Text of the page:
Best Interior Paint Buying Guide

Best Interior Paint Buying Guide

Whether you plan on painting walls, furnishings, cabinets, or trim, you’ll need a quality interior paint to achieve good-looking, long-lasting results. But the sheer variety of interior paints on offer at home centres and hardware stores can be confusing. Purchasing the wrong one could negatively impact the ease, speed, and durability of your project and even impair indoor air quality. Use these shopping tips and recommendations based on satisfied consumers’ reviews to find the best interior paint for the job.

Important Qualities in Interior Paints

Weigh these factors in any paint product to avoid common pitfalls. Looking for the best home painting company? Look no further! Hitch Property Constructions has you covered.

  • Suitability for the surface: Interior paints come in a few varieties: acrylic or latex (water-based), alkyd (oil-based), and newer water-based alkyd varieties that perform like oil paints but emit less harmful fumes. Choose the variety that holds up best on the surface you plan to paint. Opt for the more consistent finish and fade resistance of latex or acrylic paint for walls, seldom-used furnishings, and cabinetry in dry areas. Consider the more impact- and rot-resistant oil-based or water-based alkyd paint for trim work, doors, kitchen and bathroom cabinets, and everyday furnishings.
  • Low or no VOCs: Volatile organic compounds (VOCs) are chemicals found in many oil- and water-based paint products that easily evaporate and can emit toxins into the surrounding air. VOC exposure can induce headaches, nausea, or liver and kidney damage, so the lower the VOC content of the paint, the better for your health. Seek out paints labelled “Zero-VOC” or “Low-VOC” to minimize your exposure to harmful fumes.
  • Short dry time: Because VOCs can be emitted into the air from the time of paint application up to a few months after the paint cures, choosing a paint that dries and cures quickly can help minimize your VOC exposure. Look for water-based paints that dry to the touch in one hour and cure within 30 days. Oil-based paints should optimally dry to the touch in six to eight hours and cure within seven days.
  • Paint and primer in one: Self-priming interior paints, usually labelled “paint and primer,” are worth considering as they have a built-in binding agent that improves adhesion to the surface, no separate primer coat required. One can of quality self-priming paint often cost half as much as separate cans of primer and paint, yet yield a more consistent finish for the average DIYer.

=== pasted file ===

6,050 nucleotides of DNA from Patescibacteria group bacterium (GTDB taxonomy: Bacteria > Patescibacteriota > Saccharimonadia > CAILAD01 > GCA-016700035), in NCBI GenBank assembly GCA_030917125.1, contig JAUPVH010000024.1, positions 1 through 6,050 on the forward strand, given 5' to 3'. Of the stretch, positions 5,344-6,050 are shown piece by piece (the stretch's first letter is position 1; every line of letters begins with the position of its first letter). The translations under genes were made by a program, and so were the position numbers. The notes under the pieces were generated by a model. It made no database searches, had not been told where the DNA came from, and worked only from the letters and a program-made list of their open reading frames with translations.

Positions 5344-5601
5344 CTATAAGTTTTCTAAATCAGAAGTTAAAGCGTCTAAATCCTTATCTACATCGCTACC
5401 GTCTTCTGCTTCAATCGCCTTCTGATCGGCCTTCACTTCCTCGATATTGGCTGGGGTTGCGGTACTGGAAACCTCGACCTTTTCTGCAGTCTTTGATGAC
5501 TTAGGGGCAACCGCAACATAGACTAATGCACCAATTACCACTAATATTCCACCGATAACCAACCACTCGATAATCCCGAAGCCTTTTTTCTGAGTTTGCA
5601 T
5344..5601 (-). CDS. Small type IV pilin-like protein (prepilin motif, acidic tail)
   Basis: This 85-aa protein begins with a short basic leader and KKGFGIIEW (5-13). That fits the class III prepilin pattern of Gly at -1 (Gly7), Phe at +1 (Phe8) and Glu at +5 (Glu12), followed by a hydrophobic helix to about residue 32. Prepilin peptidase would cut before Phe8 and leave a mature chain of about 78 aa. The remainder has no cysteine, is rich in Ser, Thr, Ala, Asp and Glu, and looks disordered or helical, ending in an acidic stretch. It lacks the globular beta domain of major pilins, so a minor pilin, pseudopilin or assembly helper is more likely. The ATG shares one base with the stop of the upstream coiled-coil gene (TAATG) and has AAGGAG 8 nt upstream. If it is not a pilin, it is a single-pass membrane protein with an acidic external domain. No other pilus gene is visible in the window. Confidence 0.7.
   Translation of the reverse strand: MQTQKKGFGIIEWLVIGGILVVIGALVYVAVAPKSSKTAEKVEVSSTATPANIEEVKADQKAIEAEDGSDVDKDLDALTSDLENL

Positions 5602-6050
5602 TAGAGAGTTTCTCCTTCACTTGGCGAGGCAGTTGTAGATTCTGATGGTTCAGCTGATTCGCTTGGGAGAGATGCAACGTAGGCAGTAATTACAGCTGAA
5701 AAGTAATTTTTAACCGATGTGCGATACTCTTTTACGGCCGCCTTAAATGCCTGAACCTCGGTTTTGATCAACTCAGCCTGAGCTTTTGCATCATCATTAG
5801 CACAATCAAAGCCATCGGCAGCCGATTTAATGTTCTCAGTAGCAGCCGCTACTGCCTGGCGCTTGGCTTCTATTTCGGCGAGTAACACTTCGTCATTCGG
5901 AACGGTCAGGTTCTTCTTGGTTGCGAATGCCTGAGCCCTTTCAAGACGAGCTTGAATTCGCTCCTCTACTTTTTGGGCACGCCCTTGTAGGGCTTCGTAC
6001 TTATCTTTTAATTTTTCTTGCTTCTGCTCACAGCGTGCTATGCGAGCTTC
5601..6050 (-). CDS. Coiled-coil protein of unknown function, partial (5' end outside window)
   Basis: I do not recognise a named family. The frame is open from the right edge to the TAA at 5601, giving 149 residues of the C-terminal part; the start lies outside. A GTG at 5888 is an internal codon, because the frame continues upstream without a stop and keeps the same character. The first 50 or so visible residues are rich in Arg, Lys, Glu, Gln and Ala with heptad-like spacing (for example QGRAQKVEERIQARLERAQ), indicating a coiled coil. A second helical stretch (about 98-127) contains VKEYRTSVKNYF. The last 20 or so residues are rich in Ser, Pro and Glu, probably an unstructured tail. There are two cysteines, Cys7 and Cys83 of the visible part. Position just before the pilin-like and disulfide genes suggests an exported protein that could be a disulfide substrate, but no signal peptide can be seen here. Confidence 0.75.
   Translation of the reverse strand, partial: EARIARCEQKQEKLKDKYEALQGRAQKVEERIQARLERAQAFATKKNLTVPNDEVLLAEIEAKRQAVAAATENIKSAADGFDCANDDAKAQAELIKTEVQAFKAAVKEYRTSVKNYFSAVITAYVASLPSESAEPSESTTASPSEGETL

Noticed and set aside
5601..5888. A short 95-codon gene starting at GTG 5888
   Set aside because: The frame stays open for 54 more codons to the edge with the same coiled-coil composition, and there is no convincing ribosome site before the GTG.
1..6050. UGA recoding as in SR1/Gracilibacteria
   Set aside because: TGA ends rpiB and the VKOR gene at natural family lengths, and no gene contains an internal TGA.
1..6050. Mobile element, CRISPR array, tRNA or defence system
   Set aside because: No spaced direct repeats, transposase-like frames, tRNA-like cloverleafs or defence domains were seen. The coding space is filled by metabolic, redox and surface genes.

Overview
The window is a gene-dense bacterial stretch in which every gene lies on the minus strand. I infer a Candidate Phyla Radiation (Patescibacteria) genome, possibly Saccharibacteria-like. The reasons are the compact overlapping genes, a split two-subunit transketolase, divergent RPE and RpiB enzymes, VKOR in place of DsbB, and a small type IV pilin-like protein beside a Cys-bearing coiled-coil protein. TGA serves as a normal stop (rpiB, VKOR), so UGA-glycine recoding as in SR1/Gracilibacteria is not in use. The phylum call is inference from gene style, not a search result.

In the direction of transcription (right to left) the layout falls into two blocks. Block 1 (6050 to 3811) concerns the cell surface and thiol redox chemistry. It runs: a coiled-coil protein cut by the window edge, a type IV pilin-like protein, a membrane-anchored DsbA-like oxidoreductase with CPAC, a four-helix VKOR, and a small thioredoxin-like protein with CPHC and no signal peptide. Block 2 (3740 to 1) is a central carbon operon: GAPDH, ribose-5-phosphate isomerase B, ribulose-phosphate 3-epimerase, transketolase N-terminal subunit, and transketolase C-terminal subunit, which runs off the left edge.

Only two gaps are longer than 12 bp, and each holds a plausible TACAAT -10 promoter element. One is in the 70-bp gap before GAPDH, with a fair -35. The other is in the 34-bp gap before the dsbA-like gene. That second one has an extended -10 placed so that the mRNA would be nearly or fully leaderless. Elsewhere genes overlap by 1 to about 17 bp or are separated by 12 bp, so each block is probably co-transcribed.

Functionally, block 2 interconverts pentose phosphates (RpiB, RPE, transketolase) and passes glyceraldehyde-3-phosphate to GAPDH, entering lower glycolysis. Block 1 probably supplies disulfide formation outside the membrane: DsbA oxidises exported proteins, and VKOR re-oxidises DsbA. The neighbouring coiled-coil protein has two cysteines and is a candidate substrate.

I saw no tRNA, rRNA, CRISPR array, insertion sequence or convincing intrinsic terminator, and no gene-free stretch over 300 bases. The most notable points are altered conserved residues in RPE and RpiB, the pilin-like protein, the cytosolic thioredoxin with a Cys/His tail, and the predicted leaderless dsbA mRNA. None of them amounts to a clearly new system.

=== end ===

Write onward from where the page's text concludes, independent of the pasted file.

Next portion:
10 Best Interior Paint Colors

Simply put, there is an impossible number of paint colours to choose from. Deciding which shade is one thing, and figuring out what room to cover it in is a whole other beast. That is why we narrowed down your choices to a handful of tried and true shades from decorating experts to make your decision a little bit easier.

Here’s our list of the ten best interior paint colours for your home.

Dusty Blue: PPG Porter Paints Chalky Blue PPG1153-5

Paintzen colour expert Kristen Chuber shares her top paint colour: Chalky Blue by PPG Porter Paints. “Somewhere between blue and grey, this velvety shade can be used as a neutral. It looks beautiful with bright white trim, but maybe even more impactful with rich, black accents. We have also seen this shade used beautifully in a monochromatic palette, alongside other shades of blue-grey, both on the lighter and darker side of the spectrum.” Try using this hue in your kitchen, one of your bathrooms, or in the bedroom. At Hitch Property Constructions, we offer Melbourne home painting services.

Muted Green: Benjamin Moore Flora AF 470

If you are looking for that perfect shade of green, interior designer Rebecca West from Seriously Happy Homes suggests Flora by Benjamin Moore. “The blue-green paint is rich without being too dark and earthy without feeling too heavy. It pairs beautifully with medium and dark wood tones and works with a broad range of interior styles from traditional to modern.” You can never go wrong with a soft sage coloured paint, and it can instantly make any room feel more soothing and relaxing.

Pale orange: The Spruce Best Home Sundream SPR-03

Add a little feng shui energy to your living space with an orange paint colour. “According to practitioners orange and red colours lend happiness to a room, which of course makes things feel more welcoming and inviting,” says New York City architect, John Mochelle. “The Spruce Best Home Sundream is more of a warm beige but lives in the orange family. It is subtle enough for all four walls but still sufficiently sweet to evoke positive vibes.”

Apple Red: Glidden Red Delicious 00YR 08/409

“Red is a powerful and energetic hue,” says PPG Paints colour expert Dee Schlotter. “Red Delicious by Glidden is a deep red that would serve as a bold and stimulating colour for an accent wall.” It looks particularly refreshing when paired with white trim. While it’s a bold hue, it’s a timeless version of red that will look great for years to come.

Light Gray: Benjamin Moore Alaskan Husky 1479